Robotic exploration is an on-line problem in which autonomous mobile robots incrementally discover and map the physical structure of initially unknown environments. Usually, the performance of exploration strategies used to decide where to go next is not compared against the optimal performance obtainable in the test environments, because the latter is generally unknown. In this paper, we present a method to calculate an approximation of the optimal (shortest) exploration path in an arbitrary environment. We consider a mobile robot with limited visibility, discretize a two-dimensional environment with a regular grid, and formulate a search problem for finding the optimal exploration path in the grid, which is solved using A*. Experimental results show the viability of our approach for realistically large environments and its potential for better assessing the performance of on-line exploration strategies.
Tran-Thanh, Long (University of Southampton) | Chapman, Archie (University of Southampton) | Cote, Enrique Munoz de (University of Southampton) | Rogers, Alex (University of Southampton) | Jennings, Nicholas R. (University of Southampton)
We introduce the budget–limited multi–armed bandit (MAB), which captures situations where a learner’s actions are costly and constrained by a fixed budget that is incommensurable with the rewards earned from the bandit machine, and then describe a first algorithm for solving it. Since the learner has a budget, the problem’s duration is finite. Consequently an optimal exploitation policy is not to pull the optimal arm repeatedly, but to pull the combination of arms that maximises the agent’s total reward within the budget. As such, the rewards for all arms must be estimated, because any of them may appear in the optimal combination. This difference from existing MABs means that new approaches to maximising the total reward are required. To this end, we propose an epsilon–first algorithm, in which the first epsilon of the budget is used solely to learn the arms’ rewards (exploration), while the remaining 1 − epsilon is used to maximise the received reward based on those estimates (exploitation). We derive bounds on the algorithm’s loss for generic and uniform exploration methods, and compare its performance with traditional MAB algorithms under various distributions of rewards and costs, showing that it outperforms the others by up to 50%.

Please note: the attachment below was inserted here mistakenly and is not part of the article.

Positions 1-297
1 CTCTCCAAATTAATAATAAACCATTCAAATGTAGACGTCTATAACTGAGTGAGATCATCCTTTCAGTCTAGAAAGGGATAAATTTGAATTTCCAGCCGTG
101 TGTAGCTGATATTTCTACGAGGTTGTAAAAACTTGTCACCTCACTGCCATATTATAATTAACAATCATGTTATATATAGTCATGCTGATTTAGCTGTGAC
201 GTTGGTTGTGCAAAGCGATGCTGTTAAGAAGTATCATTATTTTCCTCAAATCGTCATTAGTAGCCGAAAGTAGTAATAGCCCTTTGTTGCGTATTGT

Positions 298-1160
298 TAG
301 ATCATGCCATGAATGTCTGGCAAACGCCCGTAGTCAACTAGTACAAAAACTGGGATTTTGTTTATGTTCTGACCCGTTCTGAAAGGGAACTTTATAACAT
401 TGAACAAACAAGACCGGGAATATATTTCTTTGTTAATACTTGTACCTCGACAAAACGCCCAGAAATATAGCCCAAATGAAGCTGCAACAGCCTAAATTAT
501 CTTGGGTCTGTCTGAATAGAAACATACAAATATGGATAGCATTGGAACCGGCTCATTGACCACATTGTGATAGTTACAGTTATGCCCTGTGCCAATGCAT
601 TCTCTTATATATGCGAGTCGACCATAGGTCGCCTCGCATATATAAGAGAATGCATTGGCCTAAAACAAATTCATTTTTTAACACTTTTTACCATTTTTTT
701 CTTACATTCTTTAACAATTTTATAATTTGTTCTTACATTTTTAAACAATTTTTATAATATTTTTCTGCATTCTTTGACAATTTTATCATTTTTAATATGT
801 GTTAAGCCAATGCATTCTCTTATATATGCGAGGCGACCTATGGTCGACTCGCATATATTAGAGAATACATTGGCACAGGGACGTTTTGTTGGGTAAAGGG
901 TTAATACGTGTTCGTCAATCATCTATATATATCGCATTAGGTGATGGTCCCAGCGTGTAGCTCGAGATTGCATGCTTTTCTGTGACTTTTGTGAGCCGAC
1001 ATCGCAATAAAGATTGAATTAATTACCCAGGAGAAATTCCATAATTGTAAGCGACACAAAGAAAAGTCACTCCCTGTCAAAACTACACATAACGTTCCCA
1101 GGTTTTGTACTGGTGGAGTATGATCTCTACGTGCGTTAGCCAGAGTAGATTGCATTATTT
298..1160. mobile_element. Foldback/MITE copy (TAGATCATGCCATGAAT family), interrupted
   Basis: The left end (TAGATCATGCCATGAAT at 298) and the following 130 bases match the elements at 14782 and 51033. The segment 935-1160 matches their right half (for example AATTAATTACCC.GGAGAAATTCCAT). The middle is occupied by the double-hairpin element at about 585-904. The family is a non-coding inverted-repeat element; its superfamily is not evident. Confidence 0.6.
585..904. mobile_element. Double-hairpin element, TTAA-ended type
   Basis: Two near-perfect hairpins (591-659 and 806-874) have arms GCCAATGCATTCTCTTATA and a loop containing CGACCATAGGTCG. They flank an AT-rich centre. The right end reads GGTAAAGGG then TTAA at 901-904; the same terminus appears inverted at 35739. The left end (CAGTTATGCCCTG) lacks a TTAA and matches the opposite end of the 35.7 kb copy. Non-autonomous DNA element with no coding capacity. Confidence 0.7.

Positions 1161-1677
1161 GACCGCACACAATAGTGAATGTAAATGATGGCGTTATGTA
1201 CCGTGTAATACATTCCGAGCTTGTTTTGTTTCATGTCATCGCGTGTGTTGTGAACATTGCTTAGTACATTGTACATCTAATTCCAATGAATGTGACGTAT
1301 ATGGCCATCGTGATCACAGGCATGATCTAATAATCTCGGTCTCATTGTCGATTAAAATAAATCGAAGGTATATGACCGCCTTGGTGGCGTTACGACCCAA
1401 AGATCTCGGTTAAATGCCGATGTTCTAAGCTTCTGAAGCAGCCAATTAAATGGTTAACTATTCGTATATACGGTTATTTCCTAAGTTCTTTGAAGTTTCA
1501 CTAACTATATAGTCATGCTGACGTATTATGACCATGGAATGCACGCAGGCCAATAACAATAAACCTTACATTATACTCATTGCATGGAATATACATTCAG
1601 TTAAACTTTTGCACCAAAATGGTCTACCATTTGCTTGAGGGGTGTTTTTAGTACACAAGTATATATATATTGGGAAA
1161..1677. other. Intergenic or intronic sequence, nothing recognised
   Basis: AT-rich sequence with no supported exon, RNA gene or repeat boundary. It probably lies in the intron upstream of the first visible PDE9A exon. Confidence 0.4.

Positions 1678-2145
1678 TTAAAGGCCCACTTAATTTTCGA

In this paper we consider the problem of how a reinforcement learning agent that is tasked with solving a sequence of reinforcement learning problems (a sequence of Markov decision processes) can use knowledge acquired early in its lifetime to improve its ability to solve new problems. We argue that previous experience with similar problems can provide an agent with information about how it should explore when facing a new but related problem. We show that the search for an optimal exploration strategy can be formulated as a reinforcement learning problem itself and demonstrate that such strategy can leverage patterns found in the structure of related problems. We conclude with experiments that show the benefits of optimizing an exploration strategy using our proposed approach.
Most of the prior work on multi-agent reinforcement learning (MARL) achieves optimal collaboration by directly controlling the agents to maximize a common reward. In this paper, we aim to address this from a different angle. In particular, we consider scenarios where there are self-interested agents (i.e., worker agents) which have their own minds (preferences, intentions, skills, etc.) and can not be dictated to perform tasks they do not wish to do. For achieving optimal coordination among these agents, we train a super agent (i.e., the manager) to manage them by first inferring their minds based on both current and past observations and then initiating contracts to assign suitable tasks to workers and promise to reward them with corresponding bonuses so that they will agree to work together. The objective of the manager is maximizing the overall productivity as well as minimizing payments made to the workers for ad-hoc worker teaming. RL), which consists of agent modeling and policy learning. We have evaluated our approach in two environments, Resource Collection and Crafting, to simulate multi-agent management problems with various task settings and multiple designs for the worker agents. The experimental results have validated the effectiveness of our approach in modeling worker agents' minds online, and in achieving optimal ad-hoc teaming with good generalization and fast adaptation. As the main assumption and building block in economy, self-interested agents play a central roles in our daily life. Selfish agents, with their private beliefs, preferences, intentions, and skills, could collaborate effectively to make great achievement with proper incentives and contracts, an amazing phenomenon that happens every day in every corner of the world.